Ex-cycling head defends money link to Lance team

January 17, 2013 - 10:33 AM
Verbruggen Armstrong

FILE - In this April 3, 2008 file photo, Hein Verbruggen, coordination commission chairman of the 2008 Beijing Olympic Organizing Committee, listens during a news conference in Beijing. International Cycling Union honorary president Hein Verbruggen says there was no conflict of interest when he invested in a brokerage account later linked to Lance Armstrong's team owner. Verbruggen tells The Associated Press it is "cynical" for U.S. Anti-Doping Agency CEO Travis Tygart to suggest the business relationship "stinks to high heaven." (AP Photo/Robert F. Bukaty, File)

WENGEN, Switzerland (AP) — The former president of cycling's governing body says there was no conflict of interest when he invested in a brokerage account later linked to Lance Armstrong's team owner.

It was "cynical" for U.S. Anti-Doping Agency CEO Travis Tygart to suggest to The Wall Street Journal that the business relationship "stinks to high heaven," Hein Verbruggen told The Associated Press on Thursday.

"Nothing illegal has happened, or ever did. The comments of Mr. Tygart, I would call them cynical almost," Verbruggen said in a telephone interview.

Verbruggen confirmed details in the newspaper article of his investment, while he was the International Cycling Union president, with broker Jim Ochowicz from 1999-2004. Verbruggen is now honorary president of the cycling group.

"I have given Jim a small amount of money to manage for me, and he moved to (work for) Thom Weisel" in 2001, said the Dutch official, whose 14-year leadership of the governing body ended in 2005.

Ochowicz managed the Motorola team Armstrong rode for in the mid-1990s. He then worked as a broker before joining investment bank Thomas Weisel Partners, and confirmed the fact of Verbruggen's investment to The Wall Street Journal.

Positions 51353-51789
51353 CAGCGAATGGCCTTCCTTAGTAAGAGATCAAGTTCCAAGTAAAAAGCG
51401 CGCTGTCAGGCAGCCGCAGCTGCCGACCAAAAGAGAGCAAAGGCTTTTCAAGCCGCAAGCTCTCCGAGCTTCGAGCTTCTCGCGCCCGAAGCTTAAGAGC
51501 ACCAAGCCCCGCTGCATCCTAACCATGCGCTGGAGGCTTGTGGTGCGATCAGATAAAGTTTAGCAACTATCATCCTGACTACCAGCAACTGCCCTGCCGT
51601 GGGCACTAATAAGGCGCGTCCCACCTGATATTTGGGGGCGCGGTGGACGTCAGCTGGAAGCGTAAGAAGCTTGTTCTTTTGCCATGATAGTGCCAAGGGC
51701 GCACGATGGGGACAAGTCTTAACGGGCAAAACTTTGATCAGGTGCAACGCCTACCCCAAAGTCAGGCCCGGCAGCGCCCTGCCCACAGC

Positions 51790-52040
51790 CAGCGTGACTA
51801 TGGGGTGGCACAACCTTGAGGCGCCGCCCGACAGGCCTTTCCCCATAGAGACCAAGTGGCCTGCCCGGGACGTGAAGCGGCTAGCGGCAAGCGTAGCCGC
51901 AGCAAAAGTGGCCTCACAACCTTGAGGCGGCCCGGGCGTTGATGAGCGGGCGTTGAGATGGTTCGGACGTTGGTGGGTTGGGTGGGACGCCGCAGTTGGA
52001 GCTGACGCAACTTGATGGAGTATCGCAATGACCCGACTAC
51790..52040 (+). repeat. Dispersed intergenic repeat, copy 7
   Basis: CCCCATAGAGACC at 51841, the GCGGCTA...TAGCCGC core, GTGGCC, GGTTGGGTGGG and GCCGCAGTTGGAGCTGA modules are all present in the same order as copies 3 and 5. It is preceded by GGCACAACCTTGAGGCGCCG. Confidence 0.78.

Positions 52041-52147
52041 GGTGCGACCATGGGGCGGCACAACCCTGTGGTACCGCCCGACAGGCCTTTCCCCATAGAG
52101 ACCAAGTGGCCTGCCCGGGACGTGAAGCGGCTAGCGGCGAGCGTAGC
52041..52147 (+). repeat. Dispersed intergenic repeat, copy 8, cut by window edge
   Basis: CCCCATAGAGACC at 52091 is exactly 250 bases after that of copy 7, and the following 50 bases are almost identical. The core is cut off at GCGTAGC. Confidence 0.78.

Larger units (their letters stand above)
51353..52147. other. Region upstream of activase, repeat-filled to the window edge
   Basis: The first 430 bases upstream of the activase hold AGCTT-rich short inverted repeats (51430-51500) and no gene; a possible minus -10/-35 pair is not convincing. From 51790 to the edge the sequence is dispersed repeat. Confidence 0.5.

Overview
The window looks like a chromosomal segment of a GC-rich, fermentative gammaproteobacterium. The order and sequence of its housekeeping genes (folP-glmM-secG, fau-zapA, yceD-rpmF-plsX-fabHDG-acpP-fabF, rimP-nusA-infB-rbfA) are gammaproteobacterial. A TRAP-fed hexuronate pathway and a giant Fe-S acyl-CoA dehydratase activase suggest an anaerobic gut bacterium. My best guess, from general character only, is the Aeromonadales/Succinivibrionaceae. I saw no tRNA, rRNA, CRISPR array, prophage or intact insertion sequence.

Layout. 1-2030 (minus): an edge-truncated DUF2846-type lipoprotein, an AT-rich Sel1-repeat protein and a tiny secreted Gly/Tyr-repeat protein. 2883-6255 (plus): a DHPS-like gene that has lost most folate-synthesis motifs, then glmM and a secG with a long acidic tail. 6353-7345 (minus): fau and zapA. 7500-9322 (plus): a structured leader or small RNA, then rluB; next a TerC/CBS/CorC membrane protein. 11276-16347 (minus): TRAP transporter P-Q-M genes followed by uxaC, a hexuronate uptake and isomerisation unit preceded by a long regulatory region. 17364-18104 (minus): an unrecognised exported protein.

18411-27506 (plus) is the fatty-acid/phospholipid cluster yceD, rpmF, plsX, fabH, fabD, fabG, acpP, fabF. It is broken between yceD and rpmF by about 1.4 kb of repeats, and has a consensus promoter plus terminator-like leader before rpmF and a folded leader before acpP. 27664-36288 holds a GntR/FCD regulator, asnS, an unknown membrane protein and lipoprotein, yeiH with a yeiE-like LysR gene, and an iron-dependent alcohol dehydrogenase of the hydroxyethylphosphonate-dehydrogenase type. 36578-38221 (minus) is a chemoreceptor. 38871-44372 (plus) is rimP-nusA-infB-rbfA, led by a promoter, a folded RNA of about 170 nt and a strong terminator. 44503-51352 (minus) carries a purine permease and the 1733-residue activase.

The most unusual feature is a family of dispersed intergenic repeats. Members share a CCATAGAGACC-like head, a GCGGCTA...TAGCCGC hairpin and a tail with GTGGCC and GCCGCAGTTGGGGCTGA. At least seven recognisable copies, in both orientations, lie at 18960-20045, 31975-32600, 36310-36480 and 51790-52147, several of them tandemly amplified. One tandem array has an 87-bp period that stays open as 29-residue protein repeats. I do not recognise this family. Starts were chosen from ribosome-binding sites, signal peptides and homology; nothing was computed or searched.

Ochowicz was elected president of the USA Cycling governing body from 2002-08. He is president of the BMC Racing team, which includes 2011 Tour de France winner Cadel Evans and leading U.S. rider Tejay van Garderen.

Weisel was a major financial backer of Tailwind Sports, which owned the team sponsored by U.S. Postal Service when Armstrong won his first five Tour de France races. He has been stripped of all seven victories from 1999-2005.

"I didn't even know who Thom Weisel was," Verbruggen told the AP, referring to his initial investment with Ochowicz two years before the account transferred to Weisel's bank. "There is no relationship whatsoever. You give a guy that you like a small amount of money to manage and 12 years later I end up in a doping case."

Verbruggen said he would discuss the investment with an independent commission set up to investigate the UCI's links to Armstrong, if it was interested.

"I hope they are, and I will give the information myself," he said.

Verbruggen and his successor, Pat McQuaid, are expected to meet with the three-member commission panel during its scheduled April 9-26 hearing in London.

The UCI has asked the panel to examine allegations raised by the USADA in its investigation of Armstrong and his teams that the governing body was complicit in a widespread doping conspiracy.

In the U.S., Weisel has been linked to a whistleblower lawsuit filed by Floyd Landis to recover millions of dollars of government funding of Armstrong's USPS teams through Tailwind. Landis, who was stripped of the 2006 Tour title for doping, was a central witness in the USADA investigation.